What is a functional neurological disorder?
Sometimes patients present with neurological symptoms that cannot be explained by “structural” causes. By structural causes I mean there is no identifiable cause of the symptoms, even using multiple tests. The sequence of events is as follows: you go to your GP with neurological symptoms- this could be a weakness down one side or visual symptoms, for example, blurring of vision or seeing double- and then you are referred to see a neurologist. Your neurologist assesses you and arranges for scans to be done or other tests. Assuming the tests all come back as normal, you go back to see your neurologist who tells you that the news is good, all the tests are normal and they cannot find anything wrong with you! This should be good news, right! And yes, it is good that your test results are normal but you still have your symptoms. So what do you do next? Probably seek a second opinion. Then you go through the exact same process and maybe a few more tests and the outcome is the same. Again you are told that there has been no cause found for your symptoms. Yet you still have symptoms so what can you do next? You are most likely suffering from a functional disorder of your nervous system- as in there is a breakdown of the function of your nervous system and not the structure. When I say structure I mean a problem that can be seen in the nervous system structure such as a stroke or multiple sclerosis as examples that leave marks on the brain. In the case of a functional disorder the brain structure looks normal. Unfortunately, rather than say “I don’t know what is wrong with you” doctors often prefer to say “there is nothing wrong with you”. Most doctors and even a lot of neurologists are unfamiliar with functional neurological disorders. This leads to people getting the impression that their symptoms are not real or they are “all in your head”. This is, firstly, not true and secondly, in no way helpful in terms of formulating a plan to manage and hopefully resolve your symptoms.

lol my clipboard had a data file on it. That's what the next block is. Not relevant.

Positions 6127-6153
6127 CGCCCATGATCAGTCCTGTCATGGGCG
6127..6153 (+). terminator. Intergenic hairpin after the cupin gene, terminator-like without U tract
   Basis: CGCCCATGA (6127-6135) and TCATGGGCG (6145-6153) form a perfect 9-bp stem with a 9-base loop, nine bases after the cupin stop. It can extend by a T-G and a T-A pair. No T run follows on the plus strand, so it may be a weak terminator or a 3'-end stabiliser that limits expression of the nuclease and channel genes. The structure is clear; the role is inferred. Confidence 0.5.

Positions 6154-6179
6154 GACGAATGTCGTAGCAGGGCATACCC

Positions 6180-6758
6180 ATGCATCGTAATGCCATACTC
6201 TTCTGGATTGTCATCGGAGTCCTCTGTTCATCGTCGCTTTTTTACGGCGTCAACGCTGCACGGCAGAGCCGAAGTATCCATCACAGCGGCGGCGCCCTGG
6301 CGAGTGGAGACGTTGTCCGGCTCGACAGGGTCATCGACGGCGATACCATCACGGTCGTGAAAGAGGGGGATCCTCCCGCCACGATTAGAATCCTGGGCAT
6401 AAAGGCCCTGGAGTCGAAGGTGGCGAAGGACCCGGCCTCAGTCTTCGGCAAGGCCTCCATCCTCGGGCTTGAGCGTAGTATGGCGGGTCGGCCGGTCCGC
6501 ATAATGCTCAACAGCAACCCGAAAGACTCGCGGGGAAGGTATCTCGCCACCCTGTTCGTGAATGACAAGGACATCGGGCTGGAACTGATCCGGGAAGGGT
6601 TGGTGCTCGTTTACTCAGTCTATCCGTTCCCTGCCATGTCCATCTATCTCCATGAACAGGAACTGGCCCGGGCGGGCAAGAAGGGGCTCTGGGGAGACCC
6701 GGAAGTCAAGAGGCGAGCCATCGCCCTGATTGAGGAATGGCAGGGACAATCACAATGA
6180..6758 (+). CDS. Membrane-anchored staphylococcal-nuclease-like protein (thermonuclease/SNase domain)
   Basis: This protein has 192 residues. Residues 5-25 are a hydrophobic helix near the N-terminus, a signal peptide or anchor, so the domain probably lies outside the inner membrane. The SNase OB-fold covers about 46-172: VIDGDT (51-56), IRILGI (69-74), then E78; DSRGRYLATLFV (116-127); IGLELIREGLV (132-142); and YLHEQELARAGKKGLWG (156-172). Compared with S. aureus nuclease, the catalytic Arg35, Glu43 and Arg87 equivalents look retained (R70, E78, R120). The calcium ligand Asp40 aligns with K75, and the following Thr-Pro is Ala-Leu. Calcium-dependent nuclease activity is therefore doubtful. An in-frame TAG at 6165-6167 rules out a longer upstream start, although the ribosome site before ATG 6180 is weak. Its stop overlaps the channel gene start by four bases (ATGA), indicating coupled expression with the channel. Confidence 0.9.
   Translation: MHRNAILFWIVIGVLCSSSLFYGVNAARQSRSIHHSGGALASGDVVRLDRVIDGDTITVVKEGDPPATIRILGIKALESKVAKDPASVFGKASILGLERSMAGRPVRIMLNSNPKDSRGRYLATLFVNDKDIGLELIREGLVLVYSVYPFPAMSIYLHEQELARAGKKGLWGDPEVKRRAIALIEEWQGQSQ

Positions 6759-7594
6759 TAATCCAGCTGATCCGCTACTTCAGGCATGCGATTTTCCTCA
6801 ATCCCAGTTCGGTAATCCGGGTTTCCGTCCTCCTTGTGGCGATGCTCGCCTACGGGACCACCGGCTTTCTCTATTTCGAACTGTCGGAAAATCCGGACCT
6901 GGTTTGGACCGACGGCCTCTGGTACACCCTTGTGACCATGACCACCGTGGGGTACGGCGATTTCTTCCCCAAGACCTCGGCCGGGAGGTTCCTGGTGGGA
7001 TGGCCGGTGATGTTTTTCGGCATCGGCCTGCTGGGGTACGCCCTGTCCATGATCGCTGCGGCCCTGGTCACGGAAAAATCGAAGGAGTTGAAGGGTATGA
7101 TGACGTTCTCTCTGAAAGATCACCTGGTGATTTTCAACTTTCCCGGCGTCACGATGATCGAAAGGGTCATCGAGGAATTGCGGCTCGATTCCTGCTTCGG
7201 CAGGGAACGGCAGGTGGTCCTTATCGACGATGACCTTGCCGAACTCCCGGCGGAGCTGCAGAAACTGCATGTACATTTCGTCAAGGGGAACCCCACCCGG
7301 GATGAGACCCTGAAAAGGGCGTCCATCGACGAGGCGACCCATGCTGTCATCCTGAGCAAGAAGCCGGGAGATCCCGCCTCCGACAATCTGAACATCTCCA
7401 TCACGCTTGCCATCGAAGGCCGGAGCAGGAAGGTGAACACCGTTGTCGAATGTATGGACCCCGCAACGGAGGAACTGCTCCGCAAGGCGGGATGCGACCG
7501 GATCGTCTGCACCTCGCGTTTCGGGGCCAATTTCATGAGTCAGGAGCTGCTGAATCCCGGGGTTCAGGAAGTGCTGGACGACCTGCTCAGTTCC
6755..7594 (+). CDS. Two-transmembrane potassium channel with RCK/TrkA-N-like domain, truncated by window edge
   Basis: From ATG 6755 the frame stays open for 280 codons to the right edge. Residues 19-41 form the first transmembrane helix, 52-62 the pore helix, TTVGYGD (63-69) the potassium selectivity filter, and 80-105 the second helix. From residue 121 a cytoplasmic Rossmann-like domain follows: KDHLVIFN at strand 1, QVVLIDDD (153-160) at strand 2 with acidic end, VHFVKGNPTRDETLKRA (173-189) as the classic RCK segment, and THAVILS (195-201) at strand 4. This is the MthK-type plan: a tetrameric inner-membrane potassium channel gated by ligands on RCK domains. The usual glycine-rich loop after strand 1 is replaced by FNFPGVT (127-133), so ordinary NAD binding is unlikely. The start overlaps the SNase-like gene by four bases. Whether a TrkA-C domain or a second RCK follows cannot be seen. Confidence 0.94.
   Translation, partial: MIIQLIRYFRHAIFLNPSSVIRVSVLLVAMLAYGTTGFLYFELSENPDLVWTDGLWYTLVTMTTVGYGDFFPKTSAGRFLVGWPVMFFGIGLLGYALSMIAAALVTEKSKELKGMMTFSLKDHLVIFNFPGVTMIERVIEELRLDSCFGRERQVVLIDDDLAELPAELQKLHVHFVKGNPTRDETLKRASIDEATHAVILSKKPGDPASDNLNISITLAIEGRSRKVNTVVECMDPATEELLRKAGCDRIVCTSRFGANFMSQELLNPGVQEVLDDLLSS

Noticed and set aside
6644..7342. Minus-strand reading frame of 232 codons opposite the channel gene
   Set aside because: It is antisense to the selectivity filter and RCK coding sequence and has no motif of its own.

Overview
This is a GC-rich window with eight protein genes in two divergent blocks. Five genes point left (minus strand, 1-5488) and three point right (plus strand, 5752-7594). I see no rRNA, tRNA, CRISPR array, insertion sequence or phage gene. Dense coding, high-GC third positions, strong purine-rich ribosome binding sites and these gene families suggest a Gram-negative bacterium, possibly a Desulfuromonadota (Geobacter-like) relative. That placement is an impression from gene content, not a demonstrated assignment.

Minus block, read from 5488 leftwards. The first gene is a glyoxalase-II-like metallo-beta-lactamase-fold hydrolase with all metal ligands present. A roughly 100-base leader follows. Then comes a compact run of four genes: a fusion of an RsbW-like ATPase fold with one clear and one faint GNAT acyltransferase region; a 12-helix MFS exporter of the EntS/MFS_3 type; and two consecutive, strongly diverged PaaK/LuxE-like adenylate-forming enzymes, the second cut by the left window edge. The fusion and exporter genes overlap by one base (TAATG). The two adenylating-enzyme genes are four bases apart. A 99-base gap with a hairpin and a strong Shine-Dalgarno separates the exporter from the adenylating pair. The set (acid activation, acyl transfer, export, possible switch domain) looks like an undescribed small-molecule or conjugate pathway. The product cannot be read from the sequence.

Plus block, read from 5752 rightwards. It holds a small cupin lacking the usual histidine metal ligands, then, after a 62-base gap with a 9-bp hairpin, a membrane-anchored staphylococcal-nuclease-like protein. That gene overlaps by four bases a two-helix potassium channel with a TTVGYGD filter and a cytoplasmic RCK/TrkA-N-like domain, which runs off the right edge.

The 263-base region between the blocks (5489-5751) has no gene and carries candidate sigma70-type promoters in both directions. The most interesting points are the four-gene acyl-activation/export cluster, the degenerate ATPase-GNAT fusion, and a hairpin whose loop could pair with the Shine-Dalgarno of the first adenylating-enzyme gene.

A functional disorder of the neurological system is where the problem lies within the function and not structure of your nervous system. This does not in any way mean that the symptoms are made up or “in your head”. They are as real as any other symptom from any other cause. The good thing about a functional neurological disorder is that the chance for 100% recovery is high. These conditions have been given other names such as a psychogenic disorder, dissociative disorders or non-organic. I prefer the term functional as I believe it is the most accurate- there is a disorder of the functioning of your nervous system. Also, psychogenic implies there is a psychological or psychiatric cause and this is not always the case. You do not have to be stressed, depressed or anxious to develop functional neurological symptoms. However, if there is an underlying psychological stressor, identifying this is very important.
The underlying cause of a functional neurological illness can be difficult to identify. In years gone by it was assumed that there had to be an underlying stressor or psychiatric cause for the symptoms. For many years the presence of a psychological stressor formed part of the diagnostic criteria- in other words you had to have an identifiable psychological stressor in order to receive the diagnosis of a functional neurological disorder. This is no longer the case. Many patients with a functional neurological disorder will not report any adverse psychological event as a potential precipitant. There may have been a physical injury as a precipitant or there may not be any obvious precipitant. What is agreed upon amongst doctors who diagnose and treat this condition is that it is at the interface between neurology and psychiatry. People experience physical injuries frequently but functional neurological disorders resulting from a physical injury are uncommon. The difference between those who develop the functional illness and those who don’t is thought to be that the former may have an underlying predisposition to a greater psychological impact from the physical injury.